Today I’m taking a second look at my “Cooking for Two” book. The girls pictured above are my mom, Amy, and her sister, Gladys. They would have been about fifteen and sixteen. Therefore, I guess this book was written for their age group – to help them understand how important is was that they learn the basic fundamentals of cooking.
Even I, with all my old fashioned ways, laugh. But I must say this author hit the bull’s eye when she says (line 7) “your motive power has gone.”
I remember when my mother started off with breakfast generally with red meat, eggs, gravy, and biscuits. Daddy and helper(s) would eat and go to the field. Mom often put the beans on while I was assigned to wash dishes. Then she would sweep and clean up whatever had to be done. Cook lunch. Take it to the field. She ended the day with another cooked mean. Yes, three cooked per day. We called the last mean “supper,” better know as dinner by those under sixty or so.
Funny that I don’t remember ever having sandwiches for a meal. Mayonnaise came along. That I remember. Mayo spread on bread. Nothing else needed. I remember eating this when I got home from school. Loved it. Then I learned to put a garden tomato on it. Umm, umm, good.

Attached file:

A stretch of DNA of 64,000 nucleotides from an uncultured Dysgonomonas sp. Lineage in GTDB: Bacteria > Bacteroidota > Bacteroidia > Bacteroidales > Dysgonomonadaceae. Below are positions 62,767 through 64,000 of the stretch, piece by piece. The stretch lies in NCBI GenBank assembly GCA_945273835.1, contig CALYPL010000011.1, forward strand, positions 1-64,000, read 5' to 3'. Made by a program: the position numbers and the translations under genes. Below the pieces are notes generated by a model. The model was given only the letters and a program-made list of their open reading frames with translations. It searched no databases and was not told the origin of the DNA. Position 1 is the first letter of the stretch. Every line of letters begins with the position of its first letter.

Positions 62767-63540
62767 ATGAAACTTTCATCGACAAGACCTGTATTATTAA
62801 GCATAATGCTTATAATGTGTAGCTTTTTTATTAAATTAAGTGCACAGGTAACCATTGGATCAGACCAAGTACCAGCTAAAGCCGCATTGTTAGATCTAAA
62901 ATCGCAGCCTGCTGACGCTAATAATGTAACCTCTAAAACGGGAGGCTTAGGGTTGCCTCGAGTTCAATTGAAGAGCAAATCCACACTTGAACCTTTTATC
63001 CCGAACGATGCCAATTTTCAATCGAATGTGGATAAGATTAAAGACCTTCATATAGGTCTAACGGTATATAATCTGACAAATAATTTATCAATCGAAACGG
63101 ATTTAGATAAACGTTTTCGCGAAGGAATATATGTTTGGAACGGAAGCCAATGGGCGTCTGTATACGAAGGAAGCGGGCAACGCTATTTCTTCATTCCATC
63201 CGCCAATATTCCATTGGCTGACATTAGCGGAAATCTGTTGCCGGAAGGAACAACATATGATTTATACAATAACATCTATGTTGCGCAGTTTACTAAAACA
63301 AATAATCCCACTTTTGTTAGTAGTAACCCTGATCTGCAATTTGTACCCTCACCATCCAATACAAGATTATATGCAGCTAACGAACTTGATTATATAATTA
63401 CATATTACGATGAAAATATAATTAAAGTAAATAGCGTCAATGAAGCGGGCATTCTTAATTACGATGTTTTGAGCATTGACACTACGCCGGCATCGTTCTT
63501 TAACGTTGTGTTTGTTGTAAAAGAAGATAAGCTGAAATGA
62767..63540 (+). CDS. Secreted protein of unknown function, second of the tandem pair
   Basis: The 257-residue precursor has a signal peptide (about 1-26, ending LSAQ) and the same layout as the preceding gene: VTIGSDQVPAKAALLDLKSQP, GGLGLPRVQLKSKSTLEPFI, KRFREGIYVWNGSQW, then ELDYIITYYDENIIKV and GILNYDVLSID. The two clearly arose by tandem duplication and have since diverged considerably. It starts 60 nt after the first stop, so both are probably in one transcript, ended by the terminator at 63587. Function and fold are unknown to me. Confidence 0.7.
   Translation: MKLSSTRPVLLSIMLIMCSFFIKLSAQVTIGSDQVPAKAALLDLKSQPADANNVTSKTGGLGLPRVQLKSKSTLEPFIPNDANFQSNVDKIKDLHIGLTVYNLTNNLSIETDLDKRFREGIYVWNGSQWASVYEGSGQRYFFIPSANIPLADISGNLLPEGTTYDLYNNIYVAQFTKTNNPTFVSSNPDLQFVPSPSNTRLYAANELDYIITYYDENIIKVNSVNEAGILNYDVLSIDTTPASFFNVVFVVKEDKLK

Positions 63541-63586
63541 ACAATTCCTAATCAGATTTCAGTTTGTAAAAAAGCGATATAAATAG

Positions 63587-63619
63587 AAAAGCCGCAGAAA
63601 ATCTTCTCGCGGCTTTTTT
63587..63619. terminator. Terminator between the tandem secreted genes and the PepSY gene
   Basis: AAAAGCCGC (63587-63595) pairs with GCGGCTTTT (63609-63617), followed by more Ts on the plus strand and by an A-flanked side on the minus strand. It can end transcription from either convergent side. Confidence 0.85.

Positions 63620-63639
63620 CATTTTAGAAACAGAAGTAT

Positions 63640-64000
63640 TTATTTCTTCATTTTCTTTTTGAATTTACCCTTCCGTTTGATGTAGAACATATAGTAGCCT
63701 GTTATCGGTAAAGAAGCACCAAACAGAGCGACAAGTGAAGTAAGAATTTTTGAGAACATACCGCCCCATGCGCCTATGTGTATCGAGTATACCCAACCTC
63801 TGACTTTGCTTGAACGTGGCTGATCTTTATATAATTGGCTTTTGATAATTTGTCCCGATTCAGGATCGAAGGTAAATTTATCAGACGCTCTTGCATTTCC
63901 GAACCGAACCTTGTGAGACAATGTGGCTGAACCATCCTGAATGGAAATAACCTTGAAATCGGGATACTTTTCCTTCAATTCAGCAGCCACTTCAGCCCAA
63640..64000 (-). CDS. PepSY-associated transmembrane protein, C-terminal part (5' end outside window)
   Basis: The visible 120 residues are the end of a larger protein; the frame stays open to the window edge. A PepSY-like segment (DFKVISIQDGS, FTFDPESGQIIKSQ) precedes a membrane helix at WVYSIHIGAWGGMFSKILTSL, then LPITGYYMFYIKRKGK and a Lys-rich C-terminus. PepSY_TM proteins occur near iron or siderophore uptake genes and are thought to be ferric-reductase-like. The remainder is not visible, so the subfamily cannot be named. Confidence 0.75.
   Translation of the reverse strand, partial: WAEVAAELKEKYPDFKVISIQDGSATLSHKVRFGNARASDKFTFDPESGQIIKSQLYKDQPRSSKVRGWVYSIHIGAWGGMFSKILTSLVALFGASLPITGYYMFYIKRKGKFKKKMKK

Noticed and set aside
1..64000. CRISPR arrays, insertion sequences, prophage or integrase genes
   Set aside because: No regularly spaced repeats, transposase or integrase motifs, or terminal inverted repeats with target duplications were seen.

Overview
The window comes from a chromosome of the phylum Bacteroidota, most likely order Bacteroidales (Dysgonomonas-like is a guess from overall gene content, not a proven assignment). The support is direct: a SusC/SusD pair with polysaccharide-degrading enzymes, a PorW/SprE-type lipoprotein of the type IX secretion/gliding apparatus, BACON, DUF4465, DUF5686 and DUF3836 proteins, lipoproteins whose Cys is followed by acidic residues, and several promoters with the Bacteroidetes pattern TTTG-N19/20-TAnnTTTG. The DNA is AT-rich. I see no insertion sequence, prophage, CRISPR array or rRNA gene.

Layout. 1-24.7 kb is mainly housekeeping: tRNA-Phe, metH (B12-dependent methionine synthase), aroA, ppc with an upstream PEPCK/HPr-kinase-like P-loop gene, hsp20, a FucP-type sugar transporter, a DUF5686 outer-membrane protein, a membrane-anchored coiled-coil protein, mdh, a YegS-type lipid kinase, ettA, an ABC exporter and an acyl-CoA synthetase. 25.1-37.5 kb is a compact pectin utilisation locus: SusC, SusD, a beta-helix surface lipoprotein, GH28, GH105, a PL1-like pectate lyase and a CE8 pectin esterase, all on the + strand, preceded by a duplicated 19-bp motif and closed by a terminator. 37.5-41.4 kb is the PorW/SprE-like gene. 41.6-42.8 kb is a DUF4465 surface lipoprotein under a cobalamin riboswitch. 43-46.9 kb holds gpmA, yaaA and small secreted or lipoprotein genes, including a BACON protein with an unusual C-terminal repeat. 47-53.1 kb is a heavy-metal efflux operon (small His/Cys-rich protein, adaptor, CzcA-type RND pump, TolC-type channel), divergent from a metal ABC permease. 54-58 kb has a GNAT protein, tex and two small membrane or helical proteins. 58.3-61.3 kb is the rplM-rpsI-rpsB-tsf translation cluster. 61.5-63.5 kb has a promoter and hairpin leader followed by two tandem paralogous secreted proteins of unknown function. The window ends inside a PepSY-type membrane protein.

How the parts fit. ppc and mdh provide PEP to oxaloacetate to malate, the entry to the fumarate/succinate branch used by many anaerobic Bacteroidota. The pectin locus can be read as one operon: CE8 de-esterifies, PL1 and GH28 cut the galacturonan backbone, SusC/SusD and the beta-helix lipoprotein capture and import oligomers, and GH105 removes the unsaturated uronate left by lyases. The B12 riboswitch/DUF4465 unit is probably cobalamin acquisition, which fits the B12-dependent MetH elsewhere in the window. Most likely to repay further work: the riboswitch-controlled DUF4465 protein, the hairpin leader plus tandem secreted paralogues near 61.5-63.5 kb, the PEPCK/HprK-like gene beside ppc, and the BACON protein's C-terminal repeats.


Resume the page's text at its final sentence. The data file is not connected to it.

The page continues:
I just walked through the den where my husband has the TV on. The heading I read was “Gender Studies.” I’m pretty sure that was some university; I’m also pretty sure the goal of that class was to warn students not to conform to traditional gender roles. As if our children were hurt worse in 1917 by books like “Cooking for Two.”
As I have said before, “I am among those who set this dysfunctional gender role stuff in high gear.
I was the civilian side of Rosie the Riveter.” What do they say about what one generation tolerates, the next does what?